This Bristol-based five-piece signed to Stiff in 1981 and recorded a mountain of material, only a tiny fraction of which was released. First to appear was a 7” called Language Problems (BUY 148) but when this failed to make any immediate impact its follow up Beat Me Hollow (BUY 161) was cancelled and joined all of their album sessions in the vaults.
All of which is a minor tragedy, if only for the fact that Martin Rushent produced all of their material. Rushent had won a Brit award for Best Producer the year Language Problems was released. That was for the great strides in electronic music he’d made producing the Human League’s Dare (to say nothing of its remixed, mashed-up cousin, the wholly Rushent-created Love And Dancing). But with the Electric Guitars, Rushent took all he’d learned on the dance floor and attempted to fuse it with a band more akin to his earlier charges, The Buzzcocks, Generation X and XTC.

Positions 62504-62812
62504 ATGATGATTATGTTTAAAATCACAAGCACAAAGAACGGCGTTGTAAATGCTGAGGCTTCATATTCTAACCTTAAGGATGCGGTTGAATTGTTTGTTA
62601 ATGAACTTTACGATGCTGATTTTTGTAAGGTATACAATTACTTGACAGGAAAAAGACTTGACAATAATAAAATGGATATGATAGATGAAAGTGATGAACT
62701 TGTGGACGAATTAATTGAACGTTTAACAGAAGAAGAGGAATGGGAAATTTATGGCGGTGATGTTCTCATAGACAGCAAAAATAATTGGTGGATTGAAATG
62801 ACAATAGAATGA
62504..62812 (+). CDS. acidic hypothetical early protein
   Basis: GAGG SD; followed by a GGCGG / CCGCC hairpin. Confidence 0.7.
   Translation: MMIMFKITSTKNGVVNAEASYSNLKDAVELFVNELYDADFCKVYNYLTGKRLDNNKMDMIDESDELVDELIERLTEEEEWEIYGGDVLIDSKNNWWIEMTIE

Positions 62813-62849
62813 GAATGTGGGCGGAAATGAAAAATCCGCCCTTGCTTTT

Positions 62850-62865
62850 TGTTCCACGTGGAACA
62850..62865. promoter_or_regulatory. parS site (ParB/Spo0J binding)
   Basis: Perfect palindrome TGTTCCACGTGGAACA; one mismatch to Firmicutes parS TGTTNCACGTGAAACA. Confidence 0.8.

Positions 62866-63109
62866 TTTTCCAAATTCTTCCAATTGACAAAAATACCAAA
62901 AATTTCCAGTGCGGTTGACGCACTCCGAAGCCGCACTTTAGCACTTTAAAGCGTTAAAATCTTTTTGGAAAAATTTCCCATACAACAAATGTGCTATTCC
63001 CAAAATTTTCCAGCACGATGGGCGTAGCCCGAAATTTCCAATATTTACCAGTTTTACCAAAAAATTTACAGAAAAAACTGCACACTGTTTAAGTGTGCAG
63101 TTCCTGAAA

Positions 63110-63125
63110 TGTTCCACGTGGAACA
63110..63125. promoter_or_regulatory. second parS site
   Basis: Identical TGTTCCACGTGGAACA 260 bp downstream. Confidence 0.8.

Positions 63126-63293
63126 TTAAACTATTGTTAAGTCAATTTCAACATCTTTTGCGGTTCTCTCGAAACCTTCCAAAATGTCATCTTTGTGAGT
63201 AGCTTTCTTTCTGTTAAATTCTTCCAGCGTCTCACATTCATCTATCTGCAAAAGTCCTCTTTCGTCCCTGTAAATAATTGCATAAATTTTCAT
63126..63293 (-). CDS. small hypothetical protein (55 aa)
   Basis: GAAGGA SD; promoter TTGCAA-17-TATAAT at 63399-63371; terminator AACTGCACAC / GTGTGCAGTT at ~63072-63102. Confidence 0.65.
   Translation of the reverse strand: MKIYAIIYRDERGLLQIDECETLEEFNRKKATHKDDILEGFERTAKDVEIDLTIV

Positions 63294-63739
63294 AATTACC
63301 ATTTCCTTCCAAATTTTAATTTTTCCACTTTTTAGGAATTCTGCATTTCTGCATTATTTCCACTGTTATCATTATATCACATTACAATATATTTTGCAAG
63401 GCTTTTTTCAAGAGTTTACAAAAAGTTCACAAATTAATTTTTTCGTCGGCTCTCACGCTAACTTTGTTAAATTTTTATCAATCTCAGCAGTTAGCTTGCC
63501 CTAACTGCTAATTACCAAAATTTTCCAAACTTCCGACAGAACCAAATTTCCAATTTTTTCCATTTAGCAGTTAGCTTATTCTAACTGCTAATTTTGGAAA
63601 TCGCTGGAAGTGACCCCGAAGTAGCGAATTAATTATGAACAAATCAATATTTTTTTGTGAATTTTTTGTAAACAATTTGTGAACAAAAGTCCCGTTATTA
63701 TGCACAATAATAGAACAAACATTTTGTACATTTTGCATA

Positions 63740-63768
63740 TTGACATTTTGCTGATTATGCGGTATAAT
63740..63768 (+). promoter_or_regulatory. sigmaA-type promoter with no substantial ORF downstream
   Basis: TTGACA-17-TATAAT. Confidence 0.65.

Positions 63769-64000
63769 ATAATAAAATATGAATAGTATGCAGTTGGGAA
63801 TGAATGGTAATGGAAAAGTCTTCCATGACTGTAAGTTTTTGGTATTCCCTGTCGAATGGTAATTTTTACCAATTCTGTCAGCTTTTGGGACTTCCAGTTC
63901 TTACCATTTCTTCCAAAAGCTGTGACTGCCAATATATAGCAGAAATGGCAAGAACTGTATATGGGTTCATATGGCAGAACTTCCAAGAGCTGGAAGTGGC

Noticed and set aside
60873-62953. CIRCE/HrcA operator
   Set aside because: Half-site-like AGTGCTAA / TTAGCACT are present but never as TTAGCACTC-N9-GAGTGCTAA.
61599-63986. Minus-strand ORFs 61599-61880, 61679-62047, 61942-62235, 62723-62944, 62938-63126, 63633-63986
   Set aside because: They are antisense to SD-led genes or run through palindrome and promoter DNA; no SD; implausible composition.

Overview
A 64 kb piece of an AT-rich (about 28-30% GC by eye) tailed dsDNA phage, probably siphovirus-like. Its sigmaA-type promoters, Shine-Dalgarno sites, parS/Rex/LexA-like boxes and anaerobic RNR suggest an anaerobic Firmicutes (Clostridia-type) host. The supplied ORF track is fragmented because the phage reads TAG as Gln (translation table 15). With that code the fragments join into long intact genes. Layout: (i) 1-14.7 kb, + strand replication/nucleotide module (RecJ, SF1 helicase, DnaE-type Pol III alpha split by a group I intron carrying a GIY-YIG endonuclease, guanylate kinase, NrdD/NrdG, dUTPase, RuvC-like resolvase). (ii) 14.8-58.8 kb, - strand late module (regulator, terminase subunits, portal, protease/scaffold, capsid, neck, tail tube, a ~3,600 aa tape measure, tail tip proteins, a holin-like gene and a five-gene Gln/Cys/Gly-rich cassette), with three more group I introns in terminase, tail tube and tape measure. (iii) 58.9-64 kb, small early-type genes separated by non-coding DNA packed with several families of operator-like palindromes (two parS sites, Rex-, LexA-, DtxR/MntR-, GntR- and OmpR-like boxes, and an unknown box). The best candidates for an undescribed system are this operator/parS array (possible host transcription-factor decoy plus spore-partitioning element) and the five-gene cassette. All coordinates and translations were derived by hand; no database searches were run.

Having formed in 1979, the Guitars first release was a set of live tracks for their local label-cum magazine, The Bristol Recorder. They then went to other local labels, Fried Egg and Recreational, which is where they met a band that would crystallise their direction and stage presence – the Thompson Twins.
This was in the days before the Twins were known for synth pop and big hair. A seven-piece squat-based group of indie anarchists, they swapped band members and instruments with the Electric Guitars after they invited them to play support on a 20-date UK tour of 1982. From there the Electric Guitars went on to support U2 at some of their early London dates and – if only for a moment – their future looked very bright indeed…